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Professor Diane Coyle appointed inaugural Bennett Professor of Public Policy

last modified Nov 01, 2017 12:12 PM

DC

We are delighted to announce that Professor Diane Coyle, from the University of Manchester, is the inaugural Bennett Professor of Public Policy at the University of Cambridge.

She will take up her post in March 2018 in the Department of Politics and International Studies. Professor Coyle brings a wealth of experience as one the UK’s most respected policy practitioners and thinkers, and is one of the leading academic figures exploring the application and refashioning of economics in relation to some of the major public policy challenges of our times.

She has just been announced as the joint winner of the prestigious Indigo prize for Economics for 2017.

Professor Coyle is the latest appointment to the growing group of public policy experts housed at the University of Cambridge. She will take a leading role, along with Professor Michael Kenny, and a growing team of researchers and lecturers, in the brand-new Cambridge Institute for Public Policy which brings world-leading, multi-disciplinary research to bear on some of the world’s most pressing challenges. She will be leading important strands of research in the fields of public policy economics, technology, industrial strategy and global inequality.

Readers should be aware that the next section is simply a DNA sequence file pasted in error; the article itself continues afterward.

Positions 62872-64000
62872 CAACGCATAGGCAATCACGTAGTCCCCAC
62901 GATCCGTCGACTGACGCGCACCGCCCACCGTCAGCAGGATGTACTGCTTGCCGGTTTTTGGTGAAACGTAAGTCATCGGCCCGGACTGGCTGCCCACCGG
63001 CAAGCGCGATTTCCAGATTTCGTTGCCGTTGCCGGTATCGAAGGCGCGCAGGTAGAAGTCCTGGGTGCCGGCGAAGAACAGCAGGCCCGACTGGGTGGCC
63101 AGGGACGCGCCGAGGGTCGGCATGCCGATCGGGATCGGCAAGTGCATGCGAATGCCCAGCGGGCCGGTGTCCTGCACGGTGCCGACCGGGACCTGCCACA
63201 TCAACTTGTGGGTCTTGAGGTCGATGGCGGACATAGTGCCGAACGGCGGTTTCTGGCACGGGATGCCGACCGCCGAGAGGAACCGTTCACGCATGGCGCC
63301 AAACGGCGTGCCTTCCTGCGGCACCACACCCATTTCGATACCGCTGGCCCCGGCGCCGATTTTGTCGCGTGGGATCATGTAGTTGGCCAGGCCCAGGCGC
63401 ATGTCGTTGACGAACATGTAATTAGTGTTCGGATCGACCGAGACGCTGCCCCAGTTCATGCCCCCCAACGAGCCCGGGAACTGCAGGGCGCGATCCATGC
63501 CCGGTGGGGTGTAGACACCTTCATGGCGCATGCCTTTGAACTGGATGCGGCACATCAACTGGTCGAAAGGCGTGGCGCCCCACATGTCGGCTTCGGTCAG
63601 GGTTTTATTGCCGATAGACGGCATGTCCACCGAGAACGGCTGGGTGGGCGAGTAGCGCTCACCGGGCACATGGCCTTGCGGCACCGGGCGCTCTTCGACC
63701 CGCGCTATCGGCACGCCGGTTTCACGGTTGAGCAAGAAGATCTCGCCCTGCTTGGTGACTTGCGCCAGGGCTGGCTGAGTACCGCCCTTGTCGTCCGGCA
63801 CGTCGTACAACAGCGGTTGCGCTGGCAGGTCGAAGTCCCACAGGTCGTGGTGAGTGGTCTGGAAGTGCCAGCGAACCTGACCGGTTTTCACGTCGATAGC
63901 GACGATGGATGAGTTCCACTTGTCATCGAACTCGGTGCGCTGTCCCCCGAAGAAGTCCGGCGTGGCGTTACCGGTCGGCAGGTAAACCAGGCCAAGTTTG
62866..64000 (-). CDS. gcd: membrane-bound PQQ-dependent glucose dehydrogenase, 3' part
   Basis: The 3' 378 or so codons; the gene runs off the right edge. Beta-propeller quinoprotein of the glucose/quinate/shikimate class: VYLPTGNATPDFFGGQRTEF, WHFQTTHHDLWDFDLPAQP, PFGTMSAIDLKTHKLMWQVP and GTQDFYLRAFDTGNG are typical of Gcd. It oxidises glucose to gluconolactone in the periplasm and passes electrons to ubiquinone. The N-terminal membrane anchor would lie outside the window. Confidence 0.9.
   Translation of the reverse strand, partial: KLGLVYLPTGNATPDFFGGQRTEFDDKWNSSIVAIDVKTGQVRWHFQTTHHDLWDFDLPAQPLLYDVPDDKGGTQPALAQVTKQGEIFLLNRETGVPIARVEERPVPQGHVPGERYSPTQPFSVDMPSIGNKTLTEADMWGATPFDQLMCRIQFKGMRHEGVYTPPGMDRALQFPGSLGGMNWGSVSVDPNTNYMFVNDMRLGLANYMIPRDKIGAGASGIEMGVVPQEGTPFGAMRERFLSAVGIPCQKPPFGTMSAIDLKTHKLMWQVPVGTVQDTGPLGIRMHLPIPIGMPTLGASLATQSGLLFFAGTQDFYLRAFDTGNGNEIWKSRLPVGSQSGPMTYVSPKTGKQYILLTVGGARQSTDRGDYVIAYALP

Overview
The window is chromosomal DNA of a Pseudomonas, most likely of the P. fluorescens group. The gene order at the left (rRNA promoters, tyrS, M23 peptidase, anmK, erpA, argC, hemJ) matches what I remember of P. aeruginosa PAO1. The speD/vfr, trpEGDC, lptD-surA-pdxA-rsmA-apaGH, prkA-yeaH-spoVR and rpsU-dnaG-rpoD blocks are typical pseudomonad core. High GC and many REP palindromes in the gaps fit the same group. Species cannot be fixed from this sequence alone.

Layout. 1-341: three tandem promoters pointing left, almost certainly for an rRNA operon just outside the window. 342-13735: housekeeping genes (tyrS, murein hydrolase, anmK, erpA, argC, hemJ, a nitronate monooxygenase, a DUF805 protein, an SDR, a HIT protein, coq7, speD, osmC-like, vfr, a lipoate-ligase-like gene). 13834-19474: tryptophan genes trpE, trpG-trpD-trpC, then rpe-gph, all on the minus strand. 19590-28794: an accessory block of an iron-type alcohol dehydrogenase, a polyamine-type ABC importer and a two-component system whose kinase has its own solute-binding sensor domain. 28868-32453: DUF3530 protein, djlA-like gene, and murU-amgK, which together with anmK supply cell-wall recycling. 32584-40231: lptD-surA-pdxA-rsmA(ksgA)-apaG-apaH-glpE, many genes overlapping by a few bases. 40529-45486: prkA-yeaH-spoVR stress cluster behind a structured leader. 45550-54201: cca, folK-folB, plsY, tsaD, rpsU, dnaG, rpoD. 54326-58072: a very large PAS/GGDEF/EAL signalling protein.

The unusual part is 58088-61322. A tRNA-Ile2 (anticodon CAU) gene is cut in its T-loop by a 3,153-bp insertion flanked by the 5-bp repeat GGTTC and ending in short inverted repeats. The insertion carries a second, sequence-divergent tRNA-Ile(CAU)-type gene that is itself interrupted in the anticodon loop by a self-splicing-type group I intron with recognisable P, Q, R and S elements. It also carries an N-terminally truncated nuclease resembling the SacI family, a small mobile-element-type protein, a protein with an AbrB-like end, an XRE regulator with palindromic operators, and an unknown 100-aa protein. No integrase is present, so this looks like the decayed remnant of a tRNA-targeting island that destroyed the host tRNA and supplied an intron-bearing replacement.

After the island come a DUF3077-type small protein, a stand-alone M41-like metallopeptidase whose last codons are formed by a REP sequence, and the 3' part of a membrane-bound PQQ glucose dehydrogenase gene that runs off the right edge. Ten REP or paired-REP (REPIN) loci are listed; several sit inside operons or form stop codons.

Diane Coyle is currently Professor of Economics at the University of Manchester and Co-Director of Policy at Manchester. She is a member of the Natural Capital Committee, a Fellow of the Office for National Statistics, and a researcher at the Economic Statistics Centre of Excellence, leading the research programme on measuring the digital economy. She specialises in the economics of new technologies and competition policy, and founded the consultancy Enlightenment Economics. Her books include GDP: A Brief but Affectionate HistoryThe Economics of Enough: How to run the economy as if the future matters, and The Soulful Science.

Diane was a BBC Trustee for over eight years, and was also formerly a member of the Migration Advisory Committee and the Competition Commission. She was previously Economics Editor of The Independent and has worked at the Treasury and in the private sector as an economist.